The world is his oyster for this mushroom farmer

  • Nation
  • Wednesday, 23 Sep 2020

PONTIAN: He was once a government officer reaching out to the community via social economic programmes including setting up cooperatives and helping the Orang Asli come up with eco-tourism products to uplift their livelihood.

But then Muhamad Saidan Sanib, 35, decided to get his “hands dirty” by venturing into mushroom farming.

So, two years ago, he quit his job in Iskandar Regional Development Authority (IRDA) where he had worked for 10 years.

These days, he runs a small mushroom farm on a plot of land in his family home in Kg Parit Selangor here.

Muhamad Saidan observed that mushroom farming was getting popular especially among locals who lost their jobs in Singapore amid the Covid-19 pandemic.

“But mushroom farming requires a lot of dedication,” he cautioned.

He spoke of having to wake up as early as 4am to harvest the mushrooms so that they could be sent fresh to the markets and shops daily.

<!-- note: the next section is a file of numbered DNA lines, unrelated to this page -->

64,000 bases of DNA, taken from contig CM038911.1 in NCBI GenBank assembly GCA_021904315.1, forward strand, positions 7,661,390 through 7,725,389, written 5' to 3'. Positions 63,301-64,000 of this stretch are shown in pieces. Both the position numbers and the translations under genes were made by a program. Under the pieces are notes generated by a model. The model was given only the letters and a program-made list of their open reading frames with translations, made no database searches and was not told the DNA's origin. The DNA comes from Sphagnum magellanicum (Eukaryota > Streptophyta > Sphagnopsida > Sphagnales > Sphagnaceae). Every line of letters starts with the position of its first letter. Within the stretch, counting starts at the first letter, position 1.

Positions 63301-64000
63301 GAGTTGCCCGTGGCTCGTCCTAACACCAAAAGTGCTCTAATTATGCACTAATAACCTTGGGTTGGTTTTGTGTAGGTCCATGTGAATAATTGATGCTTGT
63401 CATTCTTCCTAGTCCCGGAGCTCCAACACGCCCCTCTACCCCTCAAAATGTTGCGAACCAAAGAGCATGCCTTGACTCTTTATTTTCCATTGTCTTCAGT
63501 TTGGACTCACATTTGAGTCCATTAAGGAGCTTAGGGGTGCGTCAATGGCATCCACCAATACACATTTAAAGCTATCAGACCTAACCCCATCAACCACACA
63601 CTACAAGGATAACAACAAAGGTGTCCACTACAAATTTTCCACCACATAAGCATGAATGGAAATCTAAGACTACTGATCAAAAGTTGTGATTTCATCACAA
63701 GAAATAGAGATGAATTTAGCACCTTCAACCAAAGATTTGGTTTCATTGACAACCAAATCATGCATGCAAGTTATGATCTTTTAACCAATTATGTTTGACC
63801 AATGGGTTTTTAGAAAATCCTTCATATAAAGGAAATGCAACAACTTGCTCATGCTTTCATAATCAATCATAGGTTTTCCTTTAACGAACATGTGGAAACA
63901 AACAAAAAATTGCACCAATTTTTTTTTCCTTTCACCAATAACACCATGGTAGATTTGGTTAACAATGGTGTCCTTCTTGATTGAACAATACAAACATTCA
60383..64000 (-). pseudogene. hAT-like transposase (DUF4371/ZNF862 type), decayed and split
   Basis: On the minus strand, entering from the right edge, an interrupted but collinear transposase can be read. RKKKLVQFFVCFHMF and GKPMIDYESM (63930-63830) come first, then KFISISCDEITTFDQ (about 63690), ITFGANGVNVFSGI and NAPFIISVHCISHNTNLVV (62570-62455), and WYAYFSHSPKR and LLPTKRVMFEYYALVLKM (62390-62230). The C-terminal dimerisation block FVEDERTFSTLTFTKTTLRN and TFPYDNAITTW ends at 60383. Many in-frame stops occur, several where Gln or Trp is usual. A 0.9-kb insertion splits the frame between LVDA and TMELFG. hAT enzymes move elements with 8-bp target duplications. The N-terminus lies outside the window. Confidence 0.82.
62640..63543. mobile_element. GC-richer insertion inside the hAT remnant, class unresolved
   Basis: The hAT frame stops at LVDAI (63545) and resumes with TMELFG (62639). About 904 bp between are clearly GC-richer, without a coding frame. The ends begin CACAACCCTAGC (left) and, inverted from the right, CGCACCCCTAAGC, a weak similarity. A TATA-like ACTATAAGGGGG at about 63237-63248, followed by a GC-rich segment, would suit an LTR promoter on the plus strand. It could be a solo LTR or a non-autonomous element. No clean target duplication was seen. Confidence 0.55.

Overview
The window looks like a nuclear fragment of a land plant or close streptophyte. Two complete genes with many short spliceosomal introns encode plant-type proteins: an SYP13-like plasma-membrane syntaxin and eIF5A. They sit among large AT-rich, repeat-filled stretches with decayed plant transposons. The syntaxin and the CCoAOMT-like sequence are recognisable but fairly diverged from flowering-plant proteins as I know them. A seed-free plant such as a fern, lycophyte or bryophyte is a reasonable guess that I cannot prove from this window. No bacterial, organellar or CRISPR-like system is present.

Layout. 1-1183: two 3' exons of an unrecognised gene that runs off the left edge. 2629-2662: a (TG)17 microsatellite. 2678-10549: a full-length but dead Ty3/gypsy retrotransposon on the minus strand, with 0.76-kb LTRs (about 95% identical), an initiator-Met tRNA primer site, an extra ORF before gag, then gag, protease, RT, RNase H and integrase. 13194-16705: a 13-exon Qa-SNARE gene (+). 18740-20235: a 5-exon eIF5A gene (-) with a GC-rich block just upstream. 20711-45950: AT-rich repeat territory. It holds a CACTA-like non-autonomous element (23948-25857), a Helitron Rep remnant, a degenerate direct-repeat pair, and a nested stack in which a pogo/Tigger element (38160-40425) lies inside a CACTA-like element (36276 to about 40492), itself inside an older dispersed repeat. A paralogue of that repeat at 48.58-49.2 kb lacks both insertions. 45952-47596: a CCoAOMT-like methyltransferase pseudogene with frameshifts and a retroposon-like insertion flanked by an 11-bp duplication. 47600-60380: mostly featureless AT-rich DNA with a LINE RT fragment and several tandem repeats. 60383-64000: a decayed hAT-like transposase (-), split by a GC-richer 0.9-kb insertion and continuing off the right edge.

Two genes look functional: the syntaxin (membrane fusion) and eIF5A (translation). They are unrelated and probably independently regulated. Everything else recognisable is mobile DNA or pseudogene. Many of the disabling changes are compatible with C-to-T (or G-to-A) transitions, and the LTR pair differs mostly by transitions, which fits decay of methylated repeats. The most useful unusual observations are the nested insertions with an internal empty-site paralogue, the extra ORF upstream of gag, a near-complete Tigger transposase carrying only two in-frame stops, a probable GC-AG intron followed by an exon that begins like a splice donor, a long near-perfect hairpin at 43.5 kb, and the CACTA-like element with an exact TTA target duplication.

“Everyday, my farm produces about 20kg to 30kg of fresh oyster mushrooms,” he said.

Both his mushroom houses can accommodate up to 20,000 containers to grow the mushrooms.

Muhamad Saidan said that 1kg could be sold for about RM15 to RM18 wholesale price.

Besides oyster mushrooms, he also cultivates a special Kukur Mushroom variety, which sells for as much as RM65 per kg.

“This mushroom species is only cultivated when there are special orders usually at least once a month,” he said.

Muhamad Saidan said that he started mushroom farming about several years ago after his brother got into it in 2014.

To help with the farming, he hired several students to work part-time.

“They help me fill up the containers which are used to grow the mushrooms in my two mushroom houses,” he said, adding that each container takes about 45 to 100 days before the mushrooms could be harvested.

He said that mushrooms in southern states like Johor were expensive as the raw material to fill up the containers to cultivate them were difficult to get, especially rubber wood dust.

Besides the dust, he also adds rice husks and lime along with the mushroom seeds for them to germinate.

As for those seeking to get into mushroom farming, he said that they could set it up in a room in their own home.

“Just make sure the place is a bit damp to promote the growth of the mushrooms,” he said, adding that he plans to organise courses or talks to get people interested in mushroom farming.

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